Endovascular stenting of the inferior vena cava in a patient with Budd-Chiari syndrome and main hepatic vein thrombosis: a case report.

Yoon YI, Hwang S, Ko GY, Ha TY, Song GW, Jung DH, Lee YS, Lee SG - Korean J Hepatobiliary Pancreat Surg (2015)

Follow-up computed tomography image at 3 months shows complete thrombosis of the three main hepatic veins (A), intrahepatic collateral flow drainage through the right inferior hepatic vein (arrow), and collapsed subcutaneous collateral veins (arrow head) (B).
© Copyright Policy - open-access
Related In: Results  -  Collection

License
Show All Figures
getmorefigures.php?uid=PMC4494094&req=5

Figure 4: Follow-up computed tomography image at 3 months shows complete thrombosis of the three main hepatic veins (A), intrahepatic collateral flow drainage through the right inferior hepatic vein (arrow), and collapsed subcutaneous collateral veins (arrow head) (B).
Mentions: She began to lose body weight 1 day after stenting, and the edema disappeared within the first week. A follow-up CT scan showed that the stented IVC was fully patent (Fig. 2B) with complete thrombosis of the three main hepatic veins (Fig. 4A), but intrahepatic collateral flow was draining through the right inferior hepatic vein with spontaneous closure of subcutaneous collateral veins (Fig. 4B).

Bottom Line: We herein present a case of successful endovascular treatment.She is was doing well at the 6 month follow-up visit with nearly normal liver function and marked resolution of cutaneous venous engorgement.In conclusion, endovascular stenting appeared to be an effective treatment to alleviate portal pressure and to prevent BCS-associated complications; thus, endovascular stenting should be considered before marked hepatic vein stenosis or complete occlusion occurs in patients with BCS.

View Article: PubMed Central - PubMed

Affiliation: Department of Surgery, Asan Medical Center, University of Ulsan College of Medicine, Seoul, Korea.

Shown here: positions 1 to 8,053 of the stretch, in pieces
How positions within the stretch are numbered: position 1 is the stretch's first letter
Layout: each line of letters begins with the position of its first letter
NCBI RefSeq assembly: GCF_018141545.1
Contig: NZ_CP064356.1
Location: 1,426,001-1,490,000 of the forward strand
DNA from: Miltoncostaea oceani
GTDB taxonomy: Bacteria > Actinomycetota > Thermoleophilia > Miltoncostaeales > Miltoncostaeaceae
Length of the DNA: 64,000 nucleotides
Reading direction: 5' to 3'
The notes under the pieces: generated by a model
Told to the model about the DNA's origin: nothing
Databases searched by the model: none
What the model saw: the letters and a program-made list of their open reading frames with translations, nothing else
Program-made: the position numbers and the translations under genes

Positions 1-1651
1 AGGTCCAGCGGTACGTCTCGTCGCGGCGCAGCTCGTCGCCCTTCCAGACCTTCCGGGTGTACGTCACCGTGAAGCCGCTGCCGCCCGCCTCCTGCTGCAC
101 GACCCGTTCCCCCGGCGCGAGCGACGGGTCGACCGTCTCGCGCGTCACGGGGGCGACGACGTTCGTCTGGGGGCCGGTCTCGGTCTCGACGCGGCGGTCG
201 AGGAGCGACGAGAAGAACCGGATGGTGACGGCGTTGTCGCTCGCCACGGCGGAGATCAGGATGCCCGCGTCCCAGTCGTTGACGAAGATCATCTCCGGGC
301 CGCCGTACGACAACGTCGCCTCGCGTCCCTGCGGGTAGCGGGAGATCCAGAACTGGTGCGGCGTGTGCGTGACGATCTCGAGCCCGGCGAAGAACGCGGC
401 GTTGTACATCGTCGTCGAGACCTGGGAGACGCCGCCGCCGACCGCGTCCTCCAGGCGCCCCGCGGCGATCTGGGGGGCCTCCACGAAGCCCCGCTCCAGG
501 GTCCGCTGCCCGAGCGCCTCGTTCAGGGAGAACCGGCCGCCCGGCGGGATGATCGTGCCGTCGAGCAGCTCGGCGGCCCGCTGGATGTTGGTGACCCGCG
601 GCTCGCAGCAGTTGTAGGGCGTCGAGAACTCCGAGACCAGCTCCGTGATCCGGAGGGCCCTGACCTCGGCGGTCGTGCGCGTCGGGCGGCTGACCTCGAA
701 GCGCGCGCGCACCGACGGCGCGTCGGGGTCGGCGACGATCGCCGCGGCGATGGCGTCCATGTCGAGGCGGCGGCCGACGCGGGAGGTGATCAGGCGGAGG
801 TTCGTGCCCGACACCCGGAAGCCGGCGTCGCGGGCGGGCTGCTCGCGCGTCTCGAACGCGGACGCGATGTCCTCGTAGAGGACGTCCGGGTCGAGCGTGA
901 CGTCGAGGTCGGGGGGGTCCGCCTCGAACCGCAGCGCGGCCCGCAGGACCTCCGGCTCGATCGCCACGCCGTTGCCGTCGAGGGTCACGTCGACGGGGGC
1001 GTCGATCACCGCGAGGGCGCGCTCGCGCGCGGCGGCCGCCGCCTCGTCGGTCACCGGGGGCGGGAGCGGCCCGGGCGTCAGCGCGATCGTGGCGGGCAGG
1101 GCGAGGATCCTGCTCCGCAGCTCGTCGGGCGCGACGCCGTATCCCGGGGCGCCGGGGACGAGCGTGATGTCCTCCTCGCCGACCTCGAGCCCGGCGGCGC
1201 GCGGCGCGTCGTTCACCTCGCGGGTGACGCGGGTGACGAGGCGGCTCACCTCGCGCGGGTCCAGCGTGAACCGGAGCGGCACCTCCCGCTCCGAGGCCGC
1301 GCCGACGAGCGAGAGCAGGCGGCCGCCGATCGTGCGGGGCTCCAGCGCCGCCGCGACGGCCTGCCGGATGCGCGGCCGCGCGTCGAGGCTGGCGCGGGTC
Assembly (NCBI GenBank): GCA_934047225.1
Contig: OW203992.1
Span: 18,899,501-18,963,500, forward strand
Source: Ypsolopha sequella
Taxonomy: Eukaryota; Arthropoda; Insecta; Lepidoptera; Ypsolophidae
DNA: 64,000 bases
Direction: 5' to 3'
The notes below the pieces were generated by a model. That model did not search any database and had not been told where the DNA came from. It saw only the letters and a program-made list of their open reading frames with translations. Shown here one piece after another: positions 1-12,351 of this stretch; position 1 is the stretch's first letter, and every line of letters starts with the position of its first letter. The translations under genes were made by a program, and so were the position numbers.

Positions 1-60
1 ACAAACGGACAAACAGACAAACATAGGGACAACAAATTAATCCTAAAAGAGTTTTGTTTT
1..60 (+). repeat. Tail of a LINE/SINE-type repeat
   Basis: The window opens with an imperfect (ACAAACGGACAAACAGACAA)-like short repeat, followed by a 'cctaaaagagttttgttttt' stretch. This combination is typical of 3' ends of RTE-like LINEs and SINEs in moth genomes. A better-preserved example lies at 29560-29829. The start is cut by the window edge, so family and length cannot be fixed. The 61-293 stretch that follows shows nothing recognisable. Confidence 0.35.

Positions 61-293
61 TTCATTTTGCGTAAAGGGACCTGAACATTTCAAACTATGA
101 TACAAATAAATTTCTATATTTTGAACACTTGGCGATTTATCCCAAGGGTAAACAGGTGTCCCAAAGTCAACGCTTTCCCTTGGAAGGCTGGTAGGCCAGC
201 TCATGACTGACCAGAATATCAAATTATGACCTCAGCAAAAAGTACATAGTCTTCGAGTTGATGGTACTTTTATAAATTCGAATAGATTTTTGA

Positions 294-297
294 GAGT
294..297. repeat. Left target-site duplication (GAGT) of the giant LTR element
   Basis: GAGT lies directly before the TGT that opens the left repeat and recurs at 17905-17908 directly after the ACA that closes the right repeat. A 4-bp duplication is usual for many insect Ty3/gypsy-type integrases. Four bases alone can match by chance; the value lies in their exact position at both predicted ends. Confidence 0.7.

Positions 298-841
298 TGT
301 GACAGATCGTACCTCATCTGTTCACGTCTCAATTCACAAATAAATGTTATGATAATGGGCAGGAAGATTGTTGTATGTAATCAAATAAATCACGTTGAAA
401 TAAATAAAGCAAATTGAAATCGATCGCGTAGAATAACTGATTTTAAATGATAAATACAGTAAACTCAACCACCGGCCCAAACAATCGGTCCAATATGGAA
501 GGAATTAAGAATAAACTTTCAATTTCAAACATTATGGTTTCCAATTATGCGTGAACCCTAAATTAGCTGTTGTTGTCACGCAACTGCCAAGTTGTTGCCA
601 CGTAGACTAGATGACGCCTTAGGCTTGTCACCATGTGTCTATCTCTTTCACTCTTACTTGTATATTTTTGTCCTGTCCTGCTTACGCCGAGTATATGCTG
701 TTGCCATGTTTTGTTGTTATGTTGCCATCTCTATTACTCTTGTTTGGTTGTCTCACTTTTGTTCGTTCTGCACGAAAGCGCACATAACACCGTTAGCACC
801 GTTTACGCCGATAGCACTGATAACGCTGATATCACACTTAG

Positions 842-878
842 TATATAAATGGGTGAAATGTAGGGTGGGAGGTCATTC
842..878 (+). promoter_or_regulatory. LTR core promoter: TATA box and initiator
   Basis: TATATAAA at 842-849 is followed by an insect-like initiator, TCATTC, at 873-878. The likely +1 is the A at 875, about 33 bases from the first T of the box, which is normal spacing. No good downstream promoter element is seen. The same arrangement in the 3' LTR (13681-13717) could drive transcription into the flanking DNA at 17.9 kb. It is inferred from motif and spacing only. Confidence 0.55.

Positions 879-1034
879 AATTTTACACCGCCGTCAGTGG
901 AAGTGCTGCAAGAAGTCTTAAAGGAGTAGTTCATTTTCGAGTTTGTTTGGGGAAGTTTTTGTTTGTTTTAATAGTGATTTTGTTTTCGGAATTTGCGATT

ABSTRACT
Endovascular stenting is accepted as an effective treatment for patients with Budd-Chiari syndrome (BCS). We herein present a case of successful endovascular treatment. A 46-year-old woman, who was followed up for 10 years after a diagnosis of BCS, showed progression progressive of liver cirrhosis and deterioration deteriorated of liver function. Three main hepatic veins were thrombosed with complete occlusion of the suprahepatic of the inferior vena cava (IVC); thus, hepatic venous blood flow was draining into the inferior right hepatic veins through the intrahepatic collaterals and passed passing through the subcutaneous venous collaterals. She underwent endovascular stenting of the IVC for palliation. A septoplasty needle was passed through the occluded IVC through into the internal jugular vein access and then to access the femoral vein using a snare wire. Severe elastic recoiling was observed after balloon dilatation; thus, a 28×80 mm stenting was done inserted across the occlusion, and repeat double ballooning was performed. The final venogram shows showed restored IVC inflow. The patient began to lose body weight 1 day after stenting, and edema disappeared within 1 week. She is was doing well at the 6 month follow-up visit with nearly normal liver function and marked resolution of cutaneous venous engorgement. In conclusion, endovascular stenting appeared to be an effective treatment to alleviate portal pressure and to prevent BCS-associated complications; thus, endovascular stenting should be considered before marked hepatic vein stenosis or complete occlusion occurs in patients with BCS.

No MeSH data available.


Related in: MedlinePlus